Just like Willie Mays (greenies), Len Dykstra, and Brady Anderson, I am a cheater. There is nothing all that interesting or bizarre about the back of this card. What I love about it is the front of the card: Cal pictured with Henry Louis Gehrig’s Cooperstown plague.
One of my favorite pictures of myself is from my first visit to the Hall of Fame. It was under remodeling at the time and the plagues were all on dry wall basically in an anteroom. However, there was on HoFer (I can’t remember who) between Frank and Brooks Robinson — my father’s gods. That gave just enough room for me to peak my head in between and be snapped between two of the great Orioles and baseball players of all time. It’s a good shot.
However, at this point I have to come clean (are you listening Palmeiro?). I wanted the Orioles to trade Ripken after his brilliant 1991 campaign. Yes, fresh off a .323/.374/.566 season, I thought they should move him. I was foolish and didn’t understand what was to come. I was thinking about all the losing I had experience in my lifetime and how many players Ripken was worth. I was thinking the Orioles could reverse the Glenn Davis damage.
But I was wrong, in fact, nothing could reverse the damage of trading a player like Ripken in his prime — quite simply few players have been equal to him on a baseball diamond.
People like to lump Cal into the accumulator Hall of Fame class. In my opinion, that’s sort of like distinguishing between the guys who earned their millions or were trust funded them – when you get down to it, what’s the real difference? That said, Cal was not just an accumulator, a guy who stuck around for a long time and eventually put up Ruthian numbers (a little like what Eddie Murray did).
Cal was one of the best players ever. Would I believe this as ardently if he wasn’t the best thing to happen to my baseball world in my lifetime (other than Roger Clemens being tied to Roids)? Probably not, but that’s because I’d be ignorant of Cal’s place in history. I would not have tried to defend him and research his awe-inspiring career benchmarks which outshine even the shiniest of Cooperstown plagues. Walk with me…
Cal Ripken has the 13th most hits in history — 3,184. That is more than George Brett, Robin Yount, Tony Gwynn, Wade Boggs, etc.
He has the 32nd most singles (with 2,106) — behind Ty Cobb, Pete Rose, Rod Carew, Tris Speaker, Gwynn, Paul Molitor, Stan Musial and Boggs.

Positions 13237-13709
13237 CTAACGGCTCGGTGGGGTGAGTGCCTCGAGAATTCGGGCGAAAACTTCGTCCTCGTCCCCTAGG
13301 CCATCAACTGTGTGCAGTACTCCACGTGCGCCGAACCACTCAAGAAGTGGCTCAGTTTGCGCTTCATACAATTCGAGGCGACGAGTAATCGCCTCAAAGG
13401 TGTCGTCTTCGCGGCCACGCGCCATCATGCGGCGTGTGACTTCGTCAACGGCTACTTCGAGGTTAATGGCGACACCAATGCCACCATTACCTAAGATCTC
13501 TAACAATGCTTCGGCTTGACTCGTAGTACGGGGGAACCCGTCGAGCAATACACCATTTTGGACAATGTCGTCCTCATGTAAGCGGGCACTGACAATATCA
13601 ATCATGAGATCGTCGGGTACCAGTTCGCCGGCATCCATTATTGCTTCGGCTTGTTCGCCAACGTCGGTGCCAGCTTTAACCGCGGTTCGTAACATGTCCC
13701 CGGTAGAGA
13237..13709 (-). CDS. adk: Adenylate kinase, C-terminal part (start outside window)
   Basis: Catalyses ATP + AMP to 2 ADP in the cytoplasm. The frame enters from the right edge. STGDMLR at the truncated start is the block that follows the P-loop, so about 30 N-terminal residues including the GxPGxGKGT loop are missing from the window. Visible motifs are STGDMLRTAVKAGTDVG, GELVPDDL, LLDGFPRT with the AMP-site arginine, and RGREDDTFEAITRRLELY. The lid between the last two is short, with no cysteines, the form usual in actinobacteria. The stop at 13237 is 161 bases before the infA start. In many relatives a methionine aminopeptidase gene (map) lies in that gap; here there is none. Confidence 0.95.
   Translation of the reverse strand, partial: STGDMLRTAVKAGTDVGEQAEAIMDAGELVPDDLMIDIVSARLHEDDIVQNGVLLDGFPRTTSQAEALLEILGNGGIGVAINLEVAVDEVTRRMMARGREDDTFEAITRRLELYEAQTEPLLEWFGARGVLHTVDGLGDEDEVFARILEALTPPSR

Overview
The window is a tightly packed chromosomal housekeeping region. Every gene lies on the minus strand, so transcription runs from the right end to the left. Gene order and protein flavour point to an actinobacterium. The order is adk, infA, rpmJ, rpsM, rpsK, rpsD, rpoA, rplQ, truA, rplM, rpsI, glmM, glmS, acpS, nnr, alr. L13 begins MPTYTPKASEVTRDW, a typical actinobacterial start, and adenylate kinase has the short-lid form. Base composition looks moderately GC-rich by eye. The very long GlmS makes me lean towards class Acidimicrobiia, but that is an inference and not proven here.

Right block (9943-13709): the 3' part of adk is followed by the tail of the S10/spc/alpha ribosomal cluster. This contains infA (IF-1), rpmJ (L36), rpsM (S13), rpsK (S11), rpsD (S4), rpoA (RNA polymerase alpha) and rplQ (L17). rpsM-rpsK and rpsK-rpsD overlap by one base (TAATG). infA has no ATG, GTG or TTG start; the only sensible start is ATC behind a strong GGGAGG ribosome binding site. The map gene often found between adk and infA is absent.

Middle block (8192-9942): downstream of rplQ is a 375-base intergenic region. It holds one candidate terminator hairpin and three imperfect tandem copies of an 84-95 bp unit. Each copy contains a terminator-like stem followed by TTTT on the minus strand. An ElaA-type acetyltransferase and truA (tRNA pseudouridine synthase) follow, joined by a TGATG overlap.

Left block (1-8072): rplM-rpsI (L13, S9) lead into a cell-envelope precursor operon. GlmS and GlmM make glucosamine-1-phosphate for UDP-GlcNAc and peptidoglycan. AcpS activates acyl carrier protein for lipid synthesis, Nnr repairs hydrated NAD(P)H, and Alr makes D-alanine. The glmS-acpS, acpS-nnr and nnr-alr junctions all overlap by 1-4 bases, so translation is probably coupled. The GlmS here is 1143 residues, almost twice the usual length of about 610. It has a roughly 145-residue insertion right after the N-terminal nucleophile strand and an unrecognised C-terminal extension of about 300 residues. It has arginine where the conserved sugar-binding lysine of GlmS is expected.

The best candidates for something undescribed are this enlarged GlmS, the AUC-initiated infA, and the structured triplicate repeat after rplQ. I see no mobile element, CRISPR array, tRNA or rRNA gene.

That leaves a lot of room for extra base hits. In fact, Ripken hit the 13th most doubles (603) — more than Barry Bonds, Boggs, Gwynn, Lou Gehrig, Frank Robinson and Ted Williams.
He also finished with the 17th most extra base hits with 1,078 and the 13th most total bases: 5,168. While Ripken hung around, he wasn’t hitting wimpy singles, but continually mashing his way to top 20 numbers in power categories.
Still, durability does count (ask Dale Murphy), 19 times Cal Ripken had at least 100 hits. That is tied for the seventh most in history. In addition, 15 times Ripken had over 150 hits — that is tied for the 6th most seasons. In 20 consecutive seasons, Ripken had 10+ HRs. Hank Aaron is the only player to have more years in a row – Aaron did it 23 times.
All those hits put him on his way to scoring the 30th most runs in MLB history: 1,647. That is more than Brett, Rogers Hornsby, and Tim Raines.
All that aside, May 28, 1996 must have been a special day. His brother, Billy hit a HR, and Cal added three! It was the second time both he and Billy hit HRs in the same game.
What gives Ripken so much additional value (and we’ll get to WAR) is his glove. He has the seventh most assists by a SS in a career – he had 6,977. That is behind Ozzie Smith, Louis Aparicio, Luke Appling and a few others. With all those assists, he got to a ton of balls, but still managed to post the fifth best fielding percentage by a shortstop in major league history (min. 1,000 games). He also had excellent years. In 1990, he posted the best fielding average ever by a shortstop in a single season: .9956. He also owns the 11th best year. In 1984, Ripken recorded 583 assists — the 6th most ever in a season.
Now for the new-age stuff: Ripken was worth 89.9 wins above a replacement player in his career. According to Baseball Reference, that is the 26th best mark all time — and, depending, on how you look at Alex Rodriguez, puts him tops among shortstops. In 1991, Ripken was worth 11 WAR — tied for the 30th best mark in a season ever.
Yes, Cal Ripken was an accumulator, but his accumulations were great statistics, not just ho-hum years. Four times, Ripken was worth 7.0 WAR or better. From 1983-1991, he was worth less than 6.0 WAR just once. The rest of his career (1992-2001) was not as good (he averaged 2.4 WAR) but that is just 2 less WAR than Derek Jeter has averaged for his career by way of comparison. Quite simply there are very few men who are Cal’s better on the diamond.
Thank god the Orioles didn’t trade him and thank god for 1983, Cal grew to deserve it.
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